On political prisoners, De Lima arrest and the need for fundamental change

Political persecution through the filing of legal cases is nothing new, especially in a society where the scales of justice tilt against the poor who dare challenge existing norms and who struggle to change the system. Even before the jailing of one's political rivals became a practice among political factions, the most brutal forms of repression were unleashed among progressives and revolutionaries. 

The 402 political prisoners, 30 among them arrested under the Duterte presidency and 283 arrested during the Aquino presidency, and many before them are testament to this - arrested in the dead of the night, no warrants of arrests, no due process rights, defective warrants, torture, tortuous trials, military backed witnesses who churn out myths and tales, wrongful convictions, inhumane treatment in jail. 

De Lima is not the first political prisoner under Duterte. Romeo Loren, peasant and political prisoner at the BJMP Lupon Davao Oriental, arrested on July 28, 2016, political activist Ferdinand Castillo and development workers Rogina Quilop, Sarah Alikes and Amy Pond are among the 30 political prisoners arrested under the Duterte administration and are still detained up to present. Her supporters' claims that she is the first political prisoner deny the existence of political prisoners arrested under Duterte and the continuing people's struggle.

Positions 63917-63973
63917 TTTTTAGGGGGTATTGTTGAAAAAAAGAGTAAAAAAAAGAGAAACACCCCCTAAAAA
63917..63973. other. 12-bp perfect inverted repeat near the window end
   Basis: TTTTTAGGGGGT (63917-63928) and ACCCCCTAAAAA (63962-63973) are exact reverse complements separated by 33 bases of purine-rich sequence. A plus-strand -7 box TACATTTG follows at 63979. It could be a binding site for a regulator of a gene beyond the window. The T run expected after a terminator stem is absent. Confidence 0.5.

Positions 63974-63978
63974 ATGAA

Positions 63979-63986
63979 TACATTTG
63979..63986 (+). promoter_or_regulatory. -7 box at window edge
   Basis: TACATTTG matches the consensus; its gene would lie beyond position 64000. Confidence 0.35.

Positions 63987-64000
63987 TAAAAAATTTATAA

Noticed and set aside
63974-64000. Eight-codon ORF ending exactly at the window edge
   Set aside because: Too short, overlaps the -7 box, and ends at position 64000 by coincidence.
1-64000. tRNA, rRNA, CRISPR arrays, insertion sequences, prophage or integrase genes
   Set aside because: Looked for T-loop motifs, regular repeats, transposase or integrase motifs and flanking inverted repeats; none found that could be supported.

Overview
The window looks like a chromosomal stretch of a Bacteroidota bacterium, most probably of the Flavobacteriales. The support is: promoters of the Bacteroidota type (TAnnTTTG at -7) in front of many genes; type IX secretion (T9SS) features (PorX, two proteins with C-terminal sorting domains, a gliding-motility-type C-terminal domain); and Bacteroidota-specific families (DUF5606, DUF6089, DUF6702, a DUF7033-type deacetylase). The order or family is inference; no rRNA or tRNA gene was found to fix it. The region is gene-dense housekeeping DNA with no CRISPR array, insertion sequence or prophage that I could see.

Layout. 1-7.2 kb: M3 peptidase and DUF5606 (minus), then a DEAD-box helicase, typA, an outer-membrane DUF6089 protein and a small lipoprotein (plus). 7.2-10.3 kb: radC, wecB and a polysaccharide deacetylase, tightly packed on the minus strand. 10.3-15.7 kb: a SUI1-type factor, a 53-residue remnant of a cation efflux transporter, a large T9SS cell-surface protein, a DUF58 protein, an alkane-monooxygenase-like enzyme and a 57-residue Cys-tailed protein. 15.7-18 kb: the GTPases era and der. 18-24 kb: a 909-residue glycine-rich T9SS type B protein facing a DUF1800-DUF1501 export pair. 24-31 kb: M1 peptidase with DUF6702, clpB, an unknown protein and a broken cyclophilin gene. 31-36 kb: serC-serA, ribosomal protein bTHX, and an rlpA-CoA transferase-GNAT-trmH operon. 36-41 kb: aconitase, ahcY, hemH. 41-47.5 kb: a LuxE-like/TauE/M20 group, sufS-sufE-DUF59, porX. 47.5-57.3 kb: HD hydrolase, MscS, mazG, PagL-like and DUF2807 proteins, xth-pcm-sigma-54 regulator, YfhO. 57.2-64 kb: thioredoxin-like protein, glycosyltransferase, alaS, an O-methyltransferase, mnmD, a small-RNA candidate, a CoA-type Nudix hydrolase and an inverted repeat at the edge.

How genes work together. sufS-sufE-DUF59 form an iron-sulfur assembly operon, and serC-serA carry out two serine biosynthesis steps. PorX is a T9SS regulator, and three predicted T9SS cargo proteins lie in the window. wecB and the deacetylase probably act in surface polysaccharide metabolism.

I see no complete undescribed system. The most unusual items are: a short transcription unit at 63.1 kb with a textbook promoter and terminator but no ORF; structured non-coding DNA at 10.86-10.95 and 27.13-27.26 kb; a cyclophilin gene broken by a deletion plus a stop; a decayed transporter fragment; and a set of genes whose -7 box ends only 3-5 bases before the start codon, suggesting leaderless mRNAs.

Despite these, it also doesn't negate the view that Sen. De Lima is facing this kind of political vendetta and harassment from the Duterte administration because she is a critic of the administration. 

It also doesn't negate the view that the vicious cycle of putting one faction's political rivals in jail is an indication of the crisis among those in power. We are witnessing the wrangling of factions of the elite, who at many times played deaf to the persecution and killing of peasants, workers and struggling communities, to maintain the status quo and to support those in power. 

These and more are among the reasons why radical and fundamental change is necessary, because while the actors' names and faces may have changed, thirty one years after Edsa 1, the system remains as oppressive and repressive for the majority.